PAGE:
Dr. Richard Freed

I didn’t seek out the study of children’s use of technology so much as it found me. As a child and adolescent psychologist, I’ve worked with hundreds of families that report similar problems: their children’s overuse of entertainment technologies is undercutting their connection with family and school. Such experiences inspired me to delve into the latest research where I found evidence of a national problem affecting a generation of youth. I offer both the latest science and the stories of children and families I work with in Wired Child.

My vocation as child and adolescent psychologist also, at least to an extent, found me. In college, I wasn’t sure about my career path. I chose to study business/economics and later became a CPA, with the intent of working in a nonprofit that assisted children and families. However, while working in business, I also volunteered with the Special Olympics, and it was this and similar experiences which helped me recognize that I wanted to work directly with kids, so I returned to graduate school to study psychology.

Born in San Francisco, I currently live just east of there in Walnut Creek, California. While the Bay Area is a hotbed for tech innovation, I find that many of those who work or live in and around Silicon Valley are quite concerned about the wired lives lived by our children. I spent my elementary and middle school years in Kansas, which helped show me the magnificence of nature, and I did much of my psychology training in the learning center of Boston, which sparked my interest in research. I attended the California School of Professional Psychology and completed my postdoctoral fellowship at Cambridge Hospital / Harvard Medical School.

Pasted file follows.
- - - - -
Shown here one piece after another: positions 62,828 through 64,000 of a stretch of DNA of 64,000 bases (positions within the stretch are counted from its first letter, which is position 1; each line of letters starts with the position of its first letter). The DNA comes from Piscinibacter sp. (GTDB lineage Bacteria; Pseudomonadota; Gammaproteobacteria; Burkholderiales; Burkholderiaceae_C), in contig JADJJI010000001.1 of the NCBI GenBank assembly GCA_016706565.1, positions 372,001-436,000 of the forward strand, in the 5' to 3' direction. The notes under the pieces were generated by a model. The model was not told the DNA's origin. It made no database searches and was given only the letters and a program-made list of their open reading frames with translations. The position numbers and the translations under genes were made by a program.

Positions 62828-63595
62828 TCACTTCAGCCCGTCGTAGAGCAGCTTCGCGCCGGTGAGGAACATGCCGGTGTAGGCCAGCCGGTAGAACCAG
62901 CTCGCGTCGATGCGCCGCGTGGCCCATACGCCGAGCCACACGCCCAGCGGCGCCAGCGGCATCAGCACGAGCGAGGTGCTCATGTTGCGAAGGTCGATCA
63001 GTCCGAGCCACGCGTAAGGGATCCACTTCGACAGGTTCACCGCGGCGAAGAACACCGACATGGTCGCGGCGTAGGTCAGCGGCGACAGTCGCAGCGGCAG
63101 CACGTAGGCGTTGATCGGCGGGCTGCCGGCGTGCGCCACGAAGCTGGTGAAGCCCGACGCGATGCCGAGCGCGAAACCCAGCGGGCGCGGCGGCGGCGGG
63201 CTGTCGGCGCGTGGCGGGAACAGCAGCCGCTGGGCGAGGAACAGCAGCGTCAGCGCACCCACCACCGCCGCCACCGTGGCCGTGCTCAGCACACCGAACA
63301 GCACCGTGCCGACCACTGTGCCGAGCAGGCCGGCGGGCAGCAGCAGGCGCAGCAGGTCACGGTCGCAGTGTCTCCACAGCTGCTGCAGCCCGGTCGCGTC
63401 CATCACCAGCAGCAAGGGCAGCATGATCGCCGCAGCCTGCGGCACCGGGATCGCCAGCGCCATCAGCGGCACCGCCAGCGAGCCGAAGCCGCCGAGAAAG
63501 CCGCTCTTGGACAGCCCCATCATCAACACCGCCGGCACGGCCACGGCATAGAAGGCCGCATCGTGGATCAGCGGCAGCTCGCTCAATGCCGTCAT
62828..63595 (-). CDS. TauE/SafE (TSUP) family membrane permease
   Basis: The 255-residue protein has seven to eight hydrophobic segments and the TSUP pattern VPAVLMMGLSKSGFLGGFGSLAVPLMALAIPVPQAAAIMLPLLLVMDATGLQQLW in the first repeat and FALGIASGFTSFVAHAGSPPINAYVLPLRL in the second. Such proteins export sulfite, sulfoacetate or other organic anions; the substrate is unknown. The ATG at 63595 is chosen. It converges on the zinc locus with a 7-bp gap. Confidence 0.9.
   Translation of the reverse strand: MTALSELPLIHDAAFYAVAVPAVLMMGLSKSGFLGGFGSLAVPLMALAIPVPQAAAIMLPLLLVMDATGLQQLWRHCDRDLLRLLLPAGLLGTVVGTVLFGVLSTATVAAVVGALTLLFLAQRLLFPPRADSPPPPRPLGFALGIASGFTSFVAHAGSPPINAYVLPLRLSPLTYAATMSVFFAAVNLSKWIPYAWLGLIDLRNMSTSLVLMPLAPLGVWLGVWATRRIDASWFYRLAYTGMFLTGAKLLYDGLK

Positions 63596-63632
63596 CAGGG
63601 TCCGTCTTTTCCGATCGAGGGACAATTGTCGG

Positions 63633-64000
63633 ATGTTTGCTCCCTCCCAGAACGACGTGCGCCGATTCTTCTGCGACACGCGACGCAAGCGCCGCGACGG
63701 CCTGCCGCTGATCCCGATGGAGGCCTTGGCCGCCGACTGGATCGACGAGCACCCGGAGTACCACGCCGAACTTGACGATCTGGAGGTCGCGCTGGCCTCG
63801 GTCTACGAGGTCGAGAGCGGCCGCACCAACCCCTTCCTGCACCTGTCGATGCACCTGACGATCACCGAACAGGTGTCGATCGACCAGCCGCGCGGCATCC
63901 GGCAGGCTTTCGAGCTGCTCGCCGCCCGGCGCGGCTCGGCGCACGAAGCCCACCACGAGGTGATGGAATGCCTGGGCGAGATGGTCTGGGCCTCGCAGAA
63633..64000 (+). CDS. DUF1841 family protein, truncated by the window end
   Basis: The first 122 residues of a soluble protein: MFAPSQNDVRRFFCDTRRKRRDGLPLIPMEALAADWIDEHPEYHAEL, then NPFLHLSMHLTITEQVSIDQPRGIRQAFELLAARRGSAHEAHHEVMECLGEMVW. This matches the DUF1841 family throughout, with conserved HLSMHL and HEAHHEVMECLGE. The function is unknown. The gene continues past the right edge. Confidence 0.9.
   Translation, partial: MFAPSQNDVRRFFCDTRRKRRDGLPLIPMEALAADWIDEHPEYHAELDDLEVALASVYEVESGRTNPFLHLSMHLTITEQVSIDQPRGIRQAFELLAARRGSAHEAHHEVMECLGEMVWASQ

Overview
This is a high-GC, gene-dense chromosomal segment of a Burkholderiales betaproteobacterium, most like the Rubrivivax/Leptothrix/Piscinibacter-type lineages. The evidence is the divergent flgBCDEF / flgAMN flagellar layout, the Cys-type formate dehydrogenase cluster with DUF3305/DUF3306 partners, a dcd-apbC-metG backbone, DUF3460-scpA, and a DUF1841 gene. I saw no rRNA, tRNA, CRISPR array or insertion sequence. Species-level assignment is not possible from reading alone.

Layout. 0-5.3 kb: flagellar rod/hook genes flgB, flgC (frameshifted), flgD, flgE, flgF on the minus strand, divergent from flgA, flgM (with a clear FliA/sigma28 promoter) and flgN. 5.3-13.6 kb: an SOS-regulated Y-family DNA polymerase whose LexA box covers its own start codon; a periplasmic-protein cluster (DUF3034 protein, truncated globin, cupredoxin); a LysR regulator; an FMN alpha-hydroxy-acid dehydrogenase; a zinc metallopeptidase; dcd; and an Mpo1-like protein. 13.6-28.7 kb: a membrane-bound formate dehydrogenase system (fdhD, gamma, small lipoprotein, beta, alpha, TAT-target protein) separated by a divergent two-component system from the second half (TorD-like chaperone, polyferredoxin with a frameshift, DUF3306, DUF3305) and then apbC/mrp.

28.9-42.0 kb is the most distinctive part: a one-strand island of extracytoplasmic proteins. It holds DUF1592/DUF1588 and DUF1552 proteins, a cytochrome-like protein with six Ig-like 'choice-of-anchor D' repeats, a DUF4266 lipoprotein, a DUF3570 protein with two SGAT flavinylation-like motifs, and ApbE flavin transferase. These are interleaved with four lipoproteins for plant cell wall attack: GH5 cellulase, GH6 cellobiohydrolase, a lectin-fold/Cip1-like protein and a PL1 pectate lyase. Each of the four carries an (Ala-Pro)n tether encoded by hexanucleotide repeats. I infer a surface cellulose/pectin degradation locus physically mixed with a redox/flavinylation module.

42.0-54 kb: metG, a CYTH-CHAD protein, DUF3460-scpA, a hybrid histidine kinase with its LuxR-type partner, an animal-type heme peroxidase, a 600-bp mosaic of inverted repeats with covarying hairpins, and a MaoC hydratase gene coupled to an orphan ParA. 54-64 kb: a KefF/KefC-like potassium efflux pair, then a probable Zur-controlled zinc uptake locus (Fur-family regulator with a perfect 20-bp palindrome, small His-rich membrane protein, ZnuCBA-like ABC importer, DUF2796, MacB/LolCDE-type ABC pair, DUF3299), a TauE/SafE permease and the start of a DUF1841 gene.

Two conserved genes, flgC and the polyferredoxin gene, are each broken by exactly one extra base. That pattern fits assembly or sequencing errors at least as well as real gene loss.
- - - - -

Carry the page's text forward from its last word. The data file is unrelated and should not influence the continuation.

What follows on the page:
My present-day life is defined by raising two amazing daughters, practicing as a clinical psychologist and supervisor, studying the effects of children’s technology, and speaking on parenting in the age of digital technology. I am also on the advisory boards of Families Managing Media and the Campaign for a Commercial-Free Childhood’s Children’s Screen Time Action Network, as well as a contributor to the Huffington Post.

Living in a home as the only male (save for one of the two cats we adopted) has required some adjustments. I have been unsuccessful in convincing my two girls about the beauty of classic cars. I am thankful, however, that my girls are kind enough to humor me by attending the occasional car show, and then may considerately ask me questions such as what is the difference between a V-6 and a V-8.